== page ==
This begs the question of whether over the next few years the association of the left with harsh austerity policies at the beck and call of the institutions will play into the hands of the far-right nationalist parties, particularly Golden Dawn, which did not make any significant headway in this election - its 6.99% entitled it to one extra seat. At the same time the ‘official communist’ KKE saw no change in its support - it retained its 15 seats with 5.55% - while the Anti-Capitalist Left, Antarsya, could only manage 0.85% of the vote.
Safe pair of hands
Overall, the European powers, as well as the international press, have generally welcomed the result. Jeroen Dijsselbloem, the president of the euro group, was quoted in the Financial Times as saying: “I now look forward to the swift formation of a new government with a strong mandate to continue the reform process in Greece.” He continued: “I stand ready to work closely with the Greek authorities and to continue accompanying Greece in its ambitious reform efforts.” The FT has been mildly congratulatory, its editorial stating:
Even though Mr Tsipras has managed to divest Syriza of some of its more obstructionist elements, there remains enough discontent within the party to resist implementing the kind of structural changes needed to liberate the Greek economy.1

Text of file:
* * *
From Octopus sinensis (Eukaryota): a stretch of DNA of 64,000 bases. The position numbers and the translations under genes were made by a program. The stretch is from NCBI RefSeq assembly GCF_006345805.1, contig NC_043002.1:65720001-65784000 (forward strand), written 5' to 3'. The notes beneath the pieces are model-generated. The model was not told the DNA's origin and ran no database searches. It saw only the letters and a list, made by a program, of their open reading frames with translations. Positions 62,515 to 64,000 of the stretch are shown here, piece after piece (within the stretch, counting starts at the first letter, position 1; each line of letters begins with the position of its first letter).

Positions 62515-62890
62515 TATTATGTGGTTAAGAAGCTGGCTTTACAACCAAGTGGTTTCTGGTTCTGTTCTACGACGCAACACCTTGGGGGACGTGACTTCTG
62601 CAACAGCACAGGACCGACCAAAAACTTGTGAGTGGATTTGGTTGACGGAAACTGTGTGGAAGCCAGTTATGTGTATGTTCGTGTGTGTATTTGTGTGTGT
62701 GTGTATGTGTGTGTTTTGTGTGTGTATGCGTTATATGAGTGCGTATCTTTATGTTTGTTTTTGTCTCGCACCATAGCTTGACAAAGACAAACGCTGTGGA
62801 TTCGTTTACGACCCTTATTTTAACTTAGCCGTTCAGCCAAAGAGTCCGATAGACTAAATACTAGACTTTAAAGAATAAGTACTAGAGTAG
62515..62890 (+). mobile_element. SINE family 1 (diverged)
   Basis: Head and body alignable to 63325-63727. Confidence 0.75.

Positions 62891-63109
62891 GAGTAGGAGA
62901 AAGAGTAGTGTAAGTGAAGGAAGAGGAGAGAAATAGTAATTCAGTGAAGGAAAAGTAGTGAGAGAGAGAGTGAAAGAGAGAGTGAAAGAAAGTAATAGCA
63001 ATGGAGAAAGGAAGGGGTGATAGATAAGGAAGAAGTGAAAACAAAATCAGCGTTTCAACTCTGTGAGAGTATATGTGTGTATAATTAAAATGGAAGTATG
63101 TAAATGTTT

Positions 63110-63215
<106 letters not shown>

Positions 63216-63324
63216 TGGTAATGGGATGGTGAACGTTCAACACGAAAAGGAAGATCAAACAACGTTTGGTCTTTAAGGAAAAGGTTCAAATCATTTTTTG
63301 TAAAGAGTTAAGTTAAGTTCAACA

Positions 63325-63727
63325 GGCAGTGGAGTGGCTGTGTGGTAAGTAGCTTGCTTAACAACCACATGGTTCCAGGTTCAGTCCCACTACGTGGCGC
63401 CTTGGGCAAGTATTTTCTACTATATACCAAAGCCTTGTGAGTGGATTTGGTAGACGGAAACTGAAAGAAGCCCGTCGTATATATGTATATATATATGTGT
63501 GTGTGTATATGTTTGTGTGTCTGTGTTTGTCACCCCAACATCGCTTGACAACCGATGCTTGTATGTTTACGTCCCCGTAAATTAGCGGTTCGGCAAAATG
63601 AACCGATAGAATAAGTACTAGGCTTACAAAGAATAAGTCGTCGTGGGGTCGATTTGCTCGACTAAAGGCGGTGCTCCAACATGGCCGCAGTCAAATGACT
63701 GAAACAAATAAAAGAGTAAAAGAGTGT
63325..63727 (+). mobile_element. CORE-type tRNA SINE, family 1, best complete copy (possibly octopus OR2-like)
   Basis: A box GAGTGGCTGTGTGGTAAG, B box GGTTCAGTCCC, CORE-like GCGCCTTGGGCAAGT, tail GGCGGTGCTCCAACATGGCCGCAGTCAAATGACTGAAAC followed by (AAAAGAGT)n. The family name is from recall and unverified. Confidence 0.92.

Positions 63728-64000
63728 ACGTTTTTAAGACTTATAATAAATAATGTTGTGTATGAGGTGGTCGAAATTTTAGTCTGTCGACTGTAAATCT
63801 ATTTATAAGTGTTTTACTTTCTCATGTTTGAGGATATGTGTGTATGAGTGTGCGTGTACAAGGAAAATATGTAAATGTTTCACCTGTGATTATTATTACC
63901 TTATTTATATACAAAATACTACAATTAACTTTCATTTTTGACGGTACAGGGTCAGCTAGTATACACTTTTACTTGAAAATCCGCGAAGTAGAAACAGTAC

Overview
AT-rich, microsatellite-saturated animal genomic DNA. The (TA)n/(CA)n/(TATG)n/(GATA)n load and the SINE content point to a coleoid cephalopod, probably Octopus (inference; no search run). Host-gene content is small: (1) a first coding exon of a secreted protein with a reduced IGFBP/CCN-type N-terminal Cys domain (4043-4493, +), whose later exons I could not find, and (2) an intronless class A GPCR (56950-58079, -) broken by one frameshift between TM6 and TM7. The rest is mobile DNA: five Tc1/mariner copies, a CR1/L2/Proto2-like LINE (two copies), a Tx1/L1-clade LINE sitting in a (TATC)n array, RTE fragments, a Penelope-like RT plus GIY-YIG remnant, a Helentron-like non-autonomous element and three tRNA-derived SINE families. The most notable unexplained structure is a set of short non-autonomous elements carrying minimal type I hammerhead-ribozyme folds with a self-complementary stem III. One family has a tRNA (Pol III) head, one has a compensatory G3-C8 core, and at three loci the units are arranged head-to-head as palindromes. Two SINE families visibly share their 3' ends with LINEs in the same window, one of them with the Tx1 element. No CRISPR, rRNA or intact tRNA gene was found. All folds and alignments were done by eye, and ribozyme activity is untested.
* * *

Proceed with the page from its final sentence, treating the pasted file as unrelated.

TheDaily Telegraph had a headline which read: “Jittery creditors breathe a short-lived sigh of relief, as Alexis Tsipras triumphs again”.2 It seems that Syriza has successfully won the trust of quite a few representatives of Europe’s capitalist class. Having purged what passed for the left and ditched most of its modest reformist agenda, Syriza has proved to be a safe pair of hands.
It is in fact not much different from any neoliberal-type social democratic party. It has extensively centralised the control over policies into the leadership around Tsipras, who can now make virtually any decision he likes without worrying about the membership.
Calling the snap election had the effect of marginalising his left opponents before they had time to gather any forces together or make much of an appeal. It was also about getting it out of the way before the bulk of the harsh new measures have been implemented. I wonder how Greece’s security apparatus will react against any mass opposition to the new measures - not least if Anel retains control of the defence ministry.
The left in Britain has, of course, now moved on from its former enthusiastic support for Syriza without much of a comment. Left Unity has suddenly gone quiet about its “sister party”, while Socialist Resistance, as well as comrades like Richard Seymour and Owen Jones, are keen to portray the Greek election results as a reason to break with the European Union rather than to build a genuine pan-European working class movement to oppose austerity on an international scale.
Such logic is really far more useful for rightwing nationalists, as they seek to usurp a reformist left which has proven incapable of implementing its programme. It turns out there are no short cuts to building a genuinely pan-European working class movement which can coordinate the fight against austerity across the continent. This is clearly something that is needed more urgently than ever.